We had ignored Wowza so far. Our release included a minor Wowza upgrade. It was the lowest on our suspect list because our experience is that we can usually simply replace Wowza without any compliancy issues. We were still analysing the affected streams. And there we found the cause! We saw extremely large headers. Each time content was requested from a Wowza engine again, Wowza doubled content in the header. VOD manifest files are cached for a longer period, so they are typically requested just a few times. Live manifest files however, are updated every few seconds, and need to be requested every few seconds. A bug apparently made the header double in size by each new request. At some point the header becomes so ridiculously large that caches and video players decide to deny to retrieve/cache the requested file. The process of growing headers can take hours, even days. That’s why we could not immediately pinpoint it to the upgrades done on Thursday.

We commented the code for these headers, restarted the Wowza farm (sorry for the RTMP streams connection loss people) and everything was running fine. Yes!

We further analysed which streams had been affected. Customers with very low viewer numbers were not affected, since their headers did not grow that large. Customers who sent their live streams redundantly to our platform were mostly not affected because our caches had twice the sources to retrieve content from. This automatic failover system is good because end users simply don’t encounter issues, however it made it harder for us to pinpoint the cause.

And then a customer sent in a new ticket: they could not setup new live streams. But their information was scarce and we could not reach them. Which live stream type? Push or pull? RTMP, RTSP, HTTP? We tried to reproduce their problem, but when we setup new live streams in their account, everything seemed to work fine. After we learned the exact steps the customer took to setup their specific live stream workflow, it turned out that in the chaos of the day, we had not fully finalised all the configurations so one of the many servers in the pool was missing a script to setup specific publishing points. Sorry. Fixed immediately.

The day was saved. Except for a handful of streams which had random 404’s on video segments, and except for a single brief interruption of RTMP streams due to a required application restart, no viewers were affected, and the three reported incidents -which affected only their workflow, not streams- were resolved.

Every incident is one too many of course. But I am very proud of our team. One customer complained we had not fixed their workflow issue immediately: they are used to us helping them instantly. I fully support the deduction choices and prioritisation choices of the team. In such a situation, we need to instantly prioritise: availability of system wide streams always has the highest priority. Then comes performance. The show must go on. Customer workflow is important, but never as important as content availability and performance. System wide issues always get priority over individual customer issues. The team has prioritised very well. After we explained our day to the customer, fortunately they understood. The team took a well deserved day off.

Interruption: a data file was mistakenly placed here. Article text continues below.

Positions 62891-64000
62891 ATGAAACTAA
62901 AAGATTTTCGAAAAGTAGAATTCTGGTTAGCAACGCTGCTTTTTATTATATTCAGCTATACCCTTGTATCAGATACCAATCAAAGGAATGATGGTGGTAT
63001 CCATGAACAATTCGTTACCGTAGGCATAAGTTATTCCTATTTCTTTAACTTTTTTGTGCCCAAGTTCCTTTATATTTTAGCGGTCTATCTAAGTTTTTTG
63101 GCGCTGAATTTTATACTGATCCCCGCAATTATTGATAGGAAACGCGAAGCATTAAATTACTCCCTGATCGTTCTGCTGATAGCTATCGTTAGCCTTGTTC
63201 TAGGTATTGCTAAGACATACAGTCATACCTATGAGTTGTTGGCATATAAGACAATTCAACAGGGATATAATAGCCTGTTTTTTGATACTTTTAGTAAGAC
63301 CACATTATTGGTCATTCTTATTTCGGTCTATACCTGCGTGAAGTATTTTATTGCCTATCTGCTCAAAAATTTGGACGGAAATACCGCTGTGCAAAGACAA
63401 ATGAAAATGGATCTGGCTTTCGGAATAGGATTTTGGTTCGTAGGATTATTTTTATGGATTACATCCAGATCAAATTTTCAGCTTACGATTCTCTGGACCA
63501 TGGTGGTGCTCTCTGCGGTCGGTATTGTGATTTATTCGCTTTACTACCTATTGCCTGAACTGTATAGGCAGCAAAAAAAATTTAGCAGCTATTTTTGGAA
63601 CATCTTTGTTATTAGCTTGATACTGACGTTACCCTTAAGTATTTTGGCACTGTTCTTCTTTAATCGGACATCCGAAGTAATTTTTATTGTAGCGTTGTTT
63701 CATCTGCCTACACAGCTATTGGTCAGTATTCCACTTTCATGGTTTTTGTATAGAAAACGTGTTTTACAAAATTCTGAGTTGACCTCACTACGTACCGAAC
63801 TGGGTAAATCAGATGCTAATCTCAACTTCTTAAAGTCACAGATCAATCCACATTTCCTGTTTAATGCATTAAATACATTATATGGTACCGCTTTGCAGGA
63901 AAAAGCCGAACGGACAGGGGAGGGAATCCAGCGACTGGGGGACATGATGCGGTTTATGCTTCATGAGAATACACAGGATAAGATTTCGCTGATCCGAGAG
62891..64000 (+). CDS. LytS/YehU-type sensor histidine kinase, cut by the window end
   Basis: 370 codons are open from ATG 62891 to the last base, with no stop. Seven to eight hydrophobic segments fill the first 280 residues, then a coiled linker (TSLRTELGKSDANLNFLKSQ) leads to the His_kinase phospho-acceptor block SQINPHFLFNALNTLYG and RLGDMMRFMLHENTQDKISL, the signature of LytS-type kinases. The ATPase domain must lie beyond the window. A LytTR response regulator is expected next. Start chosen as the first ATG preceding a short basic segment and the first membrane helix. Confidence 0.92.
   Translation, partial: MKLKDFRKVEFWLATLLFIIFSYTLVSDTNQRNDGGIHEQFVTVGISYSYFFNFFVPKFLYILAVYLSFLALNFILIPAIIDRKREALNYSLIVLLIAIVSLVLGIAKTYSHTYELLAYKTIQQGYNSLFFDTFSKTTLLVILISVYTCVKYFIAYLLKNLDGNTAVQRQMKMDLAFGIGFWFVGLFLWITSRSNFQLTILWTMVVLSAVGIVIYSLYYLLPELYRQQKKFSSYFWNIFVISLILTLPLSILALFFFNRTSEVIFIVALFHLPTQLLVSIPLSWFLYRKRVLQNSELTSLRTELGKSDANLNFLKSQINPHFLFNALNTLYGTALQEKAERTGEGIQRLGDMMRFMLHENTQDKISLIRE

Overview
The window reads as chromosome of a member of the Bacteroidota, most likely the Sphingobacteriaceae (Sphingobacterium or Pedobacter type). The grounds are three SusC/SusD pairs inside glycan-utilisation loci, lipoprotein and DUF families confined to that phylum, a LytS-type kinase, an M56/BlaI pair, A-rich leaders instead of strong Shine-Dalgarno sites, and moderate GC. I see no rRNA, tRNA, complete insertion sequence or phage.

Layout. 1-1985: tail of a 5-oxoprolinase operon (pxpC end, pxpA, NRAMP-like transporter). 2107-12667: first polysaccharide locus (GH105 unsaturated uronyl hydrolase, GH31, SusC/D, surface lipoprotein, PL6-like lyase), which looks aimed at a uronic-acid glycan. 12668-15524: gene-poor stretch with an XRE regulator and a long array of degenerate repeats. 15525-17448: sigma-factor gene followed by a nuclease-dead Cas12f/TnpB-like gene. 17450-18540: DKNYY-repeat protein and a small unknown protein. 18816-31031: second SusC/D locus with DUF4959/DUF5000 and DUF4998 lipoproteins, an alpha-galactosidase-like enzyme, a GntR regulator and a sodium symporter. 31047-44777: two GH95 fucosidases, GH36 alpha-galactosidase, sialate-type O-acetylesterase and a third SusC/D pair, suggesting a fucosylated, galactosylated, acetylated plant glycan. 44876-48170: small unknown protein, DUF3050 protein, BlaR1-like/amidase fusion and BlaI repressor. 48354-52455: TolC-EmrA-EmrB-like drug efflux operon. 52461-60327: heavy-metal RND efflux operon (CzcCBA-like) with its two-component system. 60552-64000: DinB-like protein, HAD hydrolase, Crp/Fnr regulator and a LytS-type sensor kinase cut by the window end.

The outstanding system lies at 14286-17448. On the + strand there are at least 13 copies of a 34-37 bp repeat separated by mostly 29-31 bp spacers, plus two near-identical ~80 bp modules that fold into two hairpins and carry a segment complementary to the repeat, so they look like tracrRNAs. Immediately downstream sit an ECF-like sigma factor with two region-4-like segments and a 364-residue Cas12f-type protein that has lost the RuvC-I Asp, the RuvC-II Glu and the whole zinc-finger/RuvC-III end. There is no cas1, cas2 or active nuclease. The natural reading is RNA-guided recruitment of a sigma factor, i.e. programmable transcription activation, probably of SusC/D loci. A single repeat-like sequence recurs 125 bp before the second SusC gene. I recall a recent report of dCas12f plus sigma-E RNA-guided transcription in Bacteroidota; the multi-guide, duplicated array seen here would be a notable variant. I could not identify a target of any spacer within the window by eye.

I am also proud of our technology. If we would have run a DNS based system, like most CDNs do, we would never have been able to smoothly take so many servers out of active pools, update them and reactive them. Our active platform helped us make changes and test them on the fly, without affecting end users.

The technical knowledge of HTTP streaming and caching in our team also helped us faster pinpoint the root of the performance issue. HTTP streaming is great technology, and many claim that life has become easier thanks to it (no more proprietary streaming servers and protocols), but the opposite is true as well: HLS, DASH, HDS, Smooth, manifests, segments, caching headers, caching settings, there is so much more to tweak and tune and since it so open and configurable, multiple parties in a complex workflow can mess up each others systems. Combine the many combinations with hundreds of demanding customers with each their specific custom workflow and you need an expert team to run a scalable streaming company.

Fortunately, we hardly experience such incidents. We had planned and tested thoroughly. We lost precious time because at first we suspected a network issue. We had not found the header doubling bug on our acceptance platform because it only affected live streams in specific configurations at high number of requests.

Even though hardly any streams were affected, we want to learn from each incident. We are now in the process of discussing improvements. Is it possible to further isolate upgrades, so we can sooner pinpoint a cause? Is the bug we found due to our own customisations? Can we add volume testing to our feature testing on our acceptance platforms? Can we improve communication with customers? How can we make sure customers feed us with the right information so we can faster pinpoint a problem?